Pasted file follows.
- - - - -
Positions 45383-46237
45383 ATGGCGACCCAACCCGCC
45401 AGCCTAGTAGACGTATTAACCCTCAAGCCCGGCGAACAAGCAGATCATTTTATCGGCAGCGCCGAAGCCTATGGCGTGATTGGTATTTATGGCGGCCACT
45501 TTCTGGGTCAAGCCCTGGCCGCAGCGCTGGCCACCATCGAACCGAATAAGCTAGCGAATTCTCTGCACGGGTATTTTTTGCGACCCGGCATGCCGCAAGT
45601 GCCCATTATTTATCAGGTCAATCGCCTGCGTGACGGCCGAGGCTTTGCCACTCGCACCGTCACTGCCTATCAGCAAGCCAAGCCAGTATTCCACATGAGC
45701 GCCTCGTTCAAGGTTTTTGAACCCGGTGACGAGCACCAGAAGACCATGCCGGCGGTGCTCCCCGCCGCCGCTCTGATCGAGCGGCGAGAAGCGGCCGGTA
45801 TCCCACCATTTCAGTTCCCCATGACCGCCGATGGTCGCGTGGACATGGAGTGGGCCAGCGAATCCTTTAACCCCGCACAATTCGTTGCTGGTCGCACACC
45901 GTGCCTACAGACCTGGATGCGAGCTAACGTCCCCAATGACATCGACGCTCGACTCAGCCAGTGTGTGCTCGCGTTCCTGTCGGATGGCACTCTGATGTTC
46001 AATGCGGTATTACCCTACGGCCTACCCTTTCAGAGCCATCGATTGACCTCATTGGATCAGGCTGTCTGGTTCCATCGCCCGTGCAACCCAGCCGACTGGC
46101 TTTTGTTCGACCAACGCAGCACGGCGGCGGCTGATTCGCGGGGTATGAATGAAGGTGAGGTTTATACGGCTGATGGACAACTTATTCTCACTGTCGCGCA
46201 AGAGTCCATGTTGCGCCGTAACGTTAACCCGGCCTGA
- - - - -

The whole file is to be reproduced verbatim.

Positions 45383-46237
45383 ATGGCGACCCAACCCGCC
45401 AGCCTAGTAGACGTATTAACCCTCAAGCCCGGCGAACAAGCAGATCATTTTATCGGCAGCGCCGAAGCCTATGGCGTGATTGGTATTTATGGCGGCCACT
45501 TTCTGGGTCAAGCCCTGGCCGCAGCGCTGGCCACCATCGAACCGAATAAGCTAGCGAATTCTCTGCACGGGTATTTTTTGCGACCCGGCATGCCGCAAGT
45601 GCCCATTATTTATCAGGTCAATCGCCTGCGTGACGGCCGAGGCTTTGCCACTCGCACCGTCACTGCCTATCAGCAAGCCAAGCCAGTATTCCACATGAGC
45701 GCCTCGTTCAAGGTTTTTGAACCCGGTGACGAGCACCAGAAGACCATGCCGGCGGTGCTCCCCGCCGCCGCTCTGATCGAGCGGCGAGAAGCGGCCGGTA
45801 TCCCACCATTTCAGTTCCCCATGACCGCCGATGGTCGCGTGGACATGGAGTGGGCCAGCGAATCCTTTAACCCCGCACAATTCGTTGCTGGTCGCACACC
45901 GTGCCTACAGACCTGGATGCGAGCTAACGTCCCCAATGACATCGACGCTCGACTCAGCCAGTGTGTGCTCGCGTTCCTGTCGGATGGCACTCTGATGTTC
46001 AATGCGGTATTACCCTACGGCCTACCCTTTCAGAGCCATCGATTGACCTCATTGGATCAGGCTGTCTGGTTCCATCGCCCGTGCAACCCAGCCGACTGGC
46101 TTTTGTTCGACCAACGCAGCACGGCGGCGGCTGATTCGCGGGGTATGAATGAAGGTGAGGTTTATACGGCTGATGGACAACTTATTCTCACTGTCGCGCA
46201 AGAGTCCATGTTGCGCCGTAACGTTAACCCGGCCTGA